Walter Mondale

Rich Dem, Poor Dem
September 30, 2009

The health care debate has exposed the ideological tension in Barack Obama’s political coalition between moderates and liberals. But it has also offered hints of how another, less obvious divide built into the Democratic majority could wreak havoc on the administration during the years to come. In 2008, the Democratic Party blossomed into a successful alliance of the upscale and the downscale--wealthy and needy marching hand in hand, sharing animosity to George W. Bush and the war in Iraq. The extent to which Democrats are relying on the far extremes of the income spectrum is striking.

What Obama Could Learn From Reagan
February 10, 2009

I joined Walter Mondale's campaign as his issues director in June 1982, and I vividly remember the excitement that gripped most Democrats at the time. Ronald Reagan's approval rating had fallen below 40 percent, and party professionals believed that the failure of his economic plan to produce a turnaround all but guaranteed huge trouble for incumbent Republicans--political scientists predicted Republican losses of up to 50 House seats. It didn't work out that way, though: Republicans dropped a relatively modest 26 seats in the House and held steady in the Senate.

House Broker
June 11, 2008

Nancy Pelosi believes in being direct. With the Democratic presidential contest running hot, in March a reporter with Boston TV station NECN asked the House speaker about the possibility of a dream ticket uniting Hillary Clinton and Barack Obama. Doe eyes wide, the nation's highest-ranking Democrat flashed her trademark smile ominously. "I think that the Clinton administration [sic] has fairly ruled that out by proclaiming that Senator McCain would be a better [long pause, dismayed half- laugh] commander-in-chief than Obama.

Extreme Makeover
April 02, 2007

What causes lefties to turn into conservatives? Conservatives are fascinated with this question, repeating, often for years on end, their stories of deliverance from liberal hell to conservative heaven. Several such testimonies can be found in a new volume, Why I Turned Right: Leading Baby Boom Conservatives Chronicle Their Political Journeys. Most of the journeys described are short ones--from apolitical child of (generally) conservative parents to conservative young adult.

Jersey Barrier
October 30, 2006

Picking Bob Menendez was a gamble—that much is clear. When Jon Corzine left the Senate to take over as governor of New Jersey last year, he named Menendez, a longtime Democratic congressman from Hudson County in the northeastern part of the state, to serve out the remainder of his term. It didn’t take long for that decision to look like a significant miscalculation. Running at a time when the national political landscape favored Democrats, Menendez, improbably, seemed headed for defeat.

The Boss
August 02, 2004

Robert Shrum, John Kerry's chief strategist and speechwriter, is considered the poet laureate of populism--the man who injected the phrase "the people versus the powerful" into Democratic vernacular. Over his 35-year career, Shrum has been responsible for many of the memorable lines to leave the mouths of such Democratic eminences as Ted Kennedy, George McGovern, and Al Gore. But one of his most telling speeches won't ever be collected in an anthology of great oratory. For many years, Shrum plied his trade on behalf of Richard Gephardt.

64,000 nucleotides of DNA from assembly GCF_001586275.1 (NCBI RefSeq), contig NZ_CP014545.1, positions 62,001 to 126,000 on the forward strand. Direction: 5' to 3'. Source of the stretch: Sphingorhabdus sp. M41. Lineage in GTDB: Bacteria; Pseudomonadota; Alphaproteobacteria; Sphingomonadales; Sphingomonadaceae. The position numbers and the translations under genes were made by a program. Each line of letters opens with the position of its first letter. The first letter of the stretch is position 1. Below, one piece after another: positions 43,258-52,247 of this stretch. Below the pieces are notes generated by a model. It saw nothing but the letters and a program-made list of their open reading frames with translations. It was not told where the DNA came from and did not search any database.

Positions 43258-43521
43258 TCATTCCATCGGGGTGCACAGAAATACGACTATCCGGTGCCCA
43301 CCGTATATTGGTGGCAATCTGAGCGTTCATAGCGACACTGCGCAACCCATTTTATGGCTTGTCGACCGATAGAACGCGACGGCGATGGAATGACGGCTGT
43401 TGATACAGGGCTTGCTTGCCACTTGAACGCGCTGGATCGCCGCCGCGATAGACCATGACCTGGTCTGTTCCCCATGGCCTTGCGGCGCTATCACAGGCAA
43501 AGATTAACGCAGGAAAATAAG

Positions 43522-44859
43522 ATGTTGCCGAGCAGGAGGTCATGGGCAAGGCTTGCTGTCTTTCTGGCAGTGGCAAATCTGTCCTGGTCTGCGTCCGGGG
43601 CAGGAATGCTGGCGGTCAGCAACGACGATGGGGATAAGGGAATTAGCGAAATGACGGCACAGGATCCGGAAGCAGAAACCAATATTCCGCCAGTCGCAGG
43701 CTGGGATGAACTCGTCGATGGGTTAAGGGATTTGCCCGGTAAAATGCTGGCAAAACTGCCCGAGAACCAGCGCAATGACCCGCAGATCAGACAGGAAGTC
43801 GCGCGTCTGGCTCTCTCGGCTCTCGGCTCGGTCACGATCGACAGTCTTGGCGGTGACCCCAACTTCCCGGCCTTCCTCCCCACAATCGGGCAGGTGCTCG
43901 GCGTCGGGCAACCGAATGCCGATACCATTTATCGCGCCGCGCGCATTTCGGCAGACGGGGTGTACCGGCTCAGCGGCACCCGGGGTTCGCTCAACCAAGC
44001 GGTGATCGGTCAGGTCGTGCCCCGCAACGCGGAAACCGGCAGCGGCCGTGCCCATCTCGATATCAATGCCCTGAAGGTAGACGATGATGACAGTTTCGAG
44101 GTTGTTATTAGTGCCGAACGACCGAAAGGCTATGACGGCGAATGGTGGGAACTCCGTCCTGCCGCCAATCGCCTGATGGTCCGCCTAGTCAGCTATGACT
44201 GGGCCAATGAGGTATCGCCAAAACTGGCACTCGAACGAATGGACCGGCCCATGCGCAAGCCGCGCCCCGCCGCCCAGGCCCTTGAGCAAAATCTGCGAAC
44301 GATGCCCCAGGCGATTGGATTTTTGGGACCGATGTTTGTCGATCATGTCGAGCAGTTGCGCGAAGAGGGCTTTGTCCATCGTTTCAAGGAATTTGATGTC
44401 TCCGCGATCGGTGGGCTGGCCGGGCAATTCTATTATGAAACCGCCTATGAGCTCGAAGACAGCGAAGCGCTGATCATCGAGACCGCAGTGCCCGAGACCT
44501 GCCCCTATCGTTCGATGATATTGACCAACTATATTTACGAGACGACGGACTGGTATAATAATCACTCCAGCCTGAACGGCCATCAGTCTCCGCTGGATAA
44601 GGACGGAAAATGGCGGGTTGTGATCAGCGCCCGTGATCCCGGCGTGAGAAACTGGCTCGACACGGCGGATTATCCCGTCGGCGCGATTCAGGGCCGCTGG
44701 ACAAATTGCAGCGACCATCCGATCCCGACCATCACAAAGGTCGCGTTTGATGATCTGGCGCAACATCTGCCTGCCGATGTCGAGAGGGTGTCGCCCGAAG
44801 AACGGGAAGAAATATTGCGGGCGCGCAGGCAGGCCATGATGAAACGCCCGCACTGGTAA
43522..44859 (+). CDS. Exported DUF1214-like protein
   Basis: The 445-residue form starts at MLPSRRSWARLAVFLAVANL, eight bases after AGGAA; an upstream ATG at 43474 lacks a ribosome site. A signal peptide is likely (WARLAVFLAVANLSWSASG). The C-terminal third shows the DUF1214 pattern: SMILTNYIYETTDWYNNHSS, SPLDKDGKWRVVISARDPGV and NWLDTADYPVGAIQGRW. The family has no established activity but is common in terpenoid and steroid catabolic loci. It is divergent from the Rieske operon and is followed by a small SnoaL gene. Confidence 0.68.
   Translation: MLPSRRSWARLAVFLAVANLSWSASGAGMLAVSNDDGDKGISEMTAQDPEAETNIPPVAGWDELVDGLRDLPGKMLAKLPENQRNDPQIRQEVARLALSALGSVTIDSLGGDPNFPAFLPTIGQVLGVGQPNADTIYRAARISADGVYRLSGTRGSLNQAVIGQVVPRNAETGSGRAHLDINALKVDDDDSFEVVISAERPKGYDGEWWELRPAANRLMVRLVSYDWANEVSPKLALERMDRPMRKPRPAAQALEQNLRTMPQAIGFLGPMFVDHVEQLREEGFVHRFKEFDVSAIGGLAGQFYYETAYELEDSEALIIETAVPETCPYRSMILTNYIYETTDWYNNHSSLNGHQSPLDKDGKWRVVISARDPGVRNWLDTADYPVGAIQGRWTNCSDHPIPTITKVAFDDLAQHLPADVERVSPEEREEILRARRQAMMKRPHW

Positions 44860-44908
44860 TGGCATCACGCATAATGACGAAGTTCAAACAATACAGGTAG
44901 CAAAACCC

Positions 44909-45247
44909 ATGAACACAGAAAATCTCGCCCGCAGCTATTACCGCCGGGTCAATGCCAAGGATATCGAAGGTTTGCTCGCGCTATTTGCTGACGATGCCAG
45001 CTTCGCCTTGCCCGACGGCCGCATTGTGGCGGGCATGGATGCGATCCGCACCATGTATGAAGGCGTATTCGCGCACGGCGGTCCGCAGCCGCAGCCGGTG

The New New Democrats
November 17, 1997

On a recent October afternoon, Al From, the president of the Democratic Leadership Council, held a press briefing on his new strategy to promote President Clinton's proposal for fast-track trade negotiation authority. The box-lunch meeting took place in the DLC's basement, and the air was thick with martial metaphors. "The fight goes on," From declared, warning that "parts of our party are trying to undermine" the economic prosperity created by the Clinton administration. "The battle is never over," said Senator Joseph Lieberman of Connecticut, the DLC's chairman seated at From's side. The DLC

Hard Labor
October 06, 1997

John Sweeney's name rarely appears in print without the word "militant" attached to it. Sweeney first gained national prominence in 1995, when, as president of the Service Employees International Union (SEIU), he led striking janitors in a sit-in that blocked morning rush-hour traffic on Washington, D.C.'s Fourteenth Street Bridge for two hours. Later that year, Sweeney burnished his reputation as a confrontationalist by running (and winning) an insurgent campaign in the first-ever contested election for the presidency of the AFLl-CIO. Heavy-set and balding, Sweeney comes across like central c

The Child Monarch
September 09, 1991

President Reagan: The Role of a Lifetime by Lou Cannon (Simon and Schuster, 948 pp., $24.95) An American Life by Ronald Reagan (Simon and Schuster, 748 pp., $24.95) I. Maybe the local time just seems slower because the current occupant of the White House is a hyperactive gland case. Anyhow, it's hard to believe that only a couple of years have passed since the Reagans went away. It was a touching moment, we now learn.

Jesse Goes Country
August 03, 1987

THE QUESTION sounded innocent enough. During a breakfast with reporters at Washington's Sheraton Carlton Hotel on June 5, Jesse Jackson was asked: Public opinion polls show that Europeans have far more confidence in Soviet leader Mikhail Gorbachev as a peacemaker than they do in President Reagan—does he share their view? Jackson didn't hesitate.